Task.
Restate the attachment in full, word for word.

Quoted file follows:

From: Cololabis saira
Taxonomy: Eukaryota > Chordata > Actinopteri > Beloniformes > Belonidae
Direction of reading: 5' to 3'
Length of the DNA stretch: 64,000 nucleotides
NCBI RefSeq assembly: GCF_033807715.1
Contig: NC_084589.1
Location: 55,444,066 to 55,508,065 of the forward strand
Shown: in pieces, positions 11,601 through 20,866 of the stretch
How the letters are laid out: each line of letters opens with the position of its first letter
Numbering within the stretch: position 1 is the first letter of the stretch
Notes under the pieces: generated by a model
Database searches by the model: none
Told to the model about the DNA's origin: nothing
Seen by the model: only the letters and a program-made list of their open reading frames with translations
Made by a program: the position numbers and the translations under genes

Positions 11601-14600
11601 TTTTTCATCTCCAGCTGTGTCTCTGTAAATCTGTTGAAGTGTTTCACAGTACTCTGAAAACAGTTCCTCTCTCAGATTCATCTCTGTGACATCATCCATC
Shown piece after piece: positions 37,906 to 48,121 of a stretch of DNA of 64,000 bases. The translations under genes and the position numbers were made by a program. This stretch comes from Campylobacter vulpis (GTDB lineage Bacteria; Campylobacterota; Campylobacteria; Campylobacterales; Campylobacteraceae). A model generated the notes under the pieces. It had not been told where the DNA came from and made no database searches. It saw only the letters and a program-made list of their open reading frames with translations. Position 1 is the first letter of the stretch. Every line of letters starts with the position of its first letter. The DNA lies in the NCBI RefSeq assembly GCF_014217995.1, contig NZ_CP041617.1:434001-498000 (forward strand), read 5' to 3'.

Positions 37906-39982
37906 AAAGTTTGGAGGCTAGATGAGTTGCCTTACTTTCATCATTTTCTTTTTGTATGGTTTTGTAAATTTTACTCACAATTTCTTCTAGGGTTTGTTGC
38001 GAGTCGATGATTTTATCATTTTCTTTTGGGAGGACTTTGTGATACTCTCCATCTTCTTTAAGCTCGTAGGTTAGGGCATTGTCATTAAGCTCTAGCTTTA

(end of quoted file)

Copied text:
From: Cololabis saira
Taxonomy: Eukaryota > Chordata > Actinopteri > Beloniformes > Belonidae
Direction of reading: 5' to 3'
Length of the DNA stretch: 64,000 nucleotides
NCBI RefSeq assembly: GCF_033807715.1
Contig: NC_084589.1
Location: 55,444,066 to 55,508,065 of the forward strand
Shown: in pieces, positions 11,601 through 20,866 of the stretch
How the letters are laid out: each line of letters opens with the position of its first letter
Numbering within the stretch: position 1 is the first letter of the stretch
Notes under the pieces: generated by a model
Database searches by the model: none
Told to the model about the DNA's origin: nothing
Seen by the model: only the letters and a program-made list of their open reading frames with translations
Made by a program: the position numbers and the translations under genes

Positions 11601-14600
11601 TTTTTCATCTCCAGCTGTGTCTCTGTAAATCTGTTGAAGTGTTTCACAGTACTCTGAAAACAGTTCCTCTCTCAGATTCATCTCTGTGACATCATCCATC
Shown piece after piece: positions 37,906 to 48,121 of a stretch of DNA of 64,000 bases. The translations under genes and the position numbers were made by a program. This stretch comes from Campylobacter vulpis (GTDB lineage Bacteria; Campylobacterota; Campylobacteria; Campylobacterales; Campylobacteraceae). A model generated the notes under the pieces. It had not been told where the DNA came from and made no database searches. It saw only the letters and a program-made list of their open reading frames with translations. Position 1 is the first letter of the stretch. Every line of letters starts with the position of its first letter. The DNA lies in the NCBI RefSeq assembly GCF_014217995.1, contig NZ_CP041617.1:434001-498000 (forward strand), read 5' to 3'.

Positions 37906-39982
37906 AAAGTTTGGAGGCTAGATGAGTTGCCTTACTTTCATCATTTTCTTTTTGTATGGTTTTGTAAATTTTACTCACAATTTCTTCTAGGGTTTGTTGC
38001 GAGTCGATGATTTTATCATTTTCTTTTGGGAGGACTTTGTGATACTCTCCATCTTCTTTAAGCTCGTAGGTTAGGGCATTGTCATTAAGCTCTAGCTTTA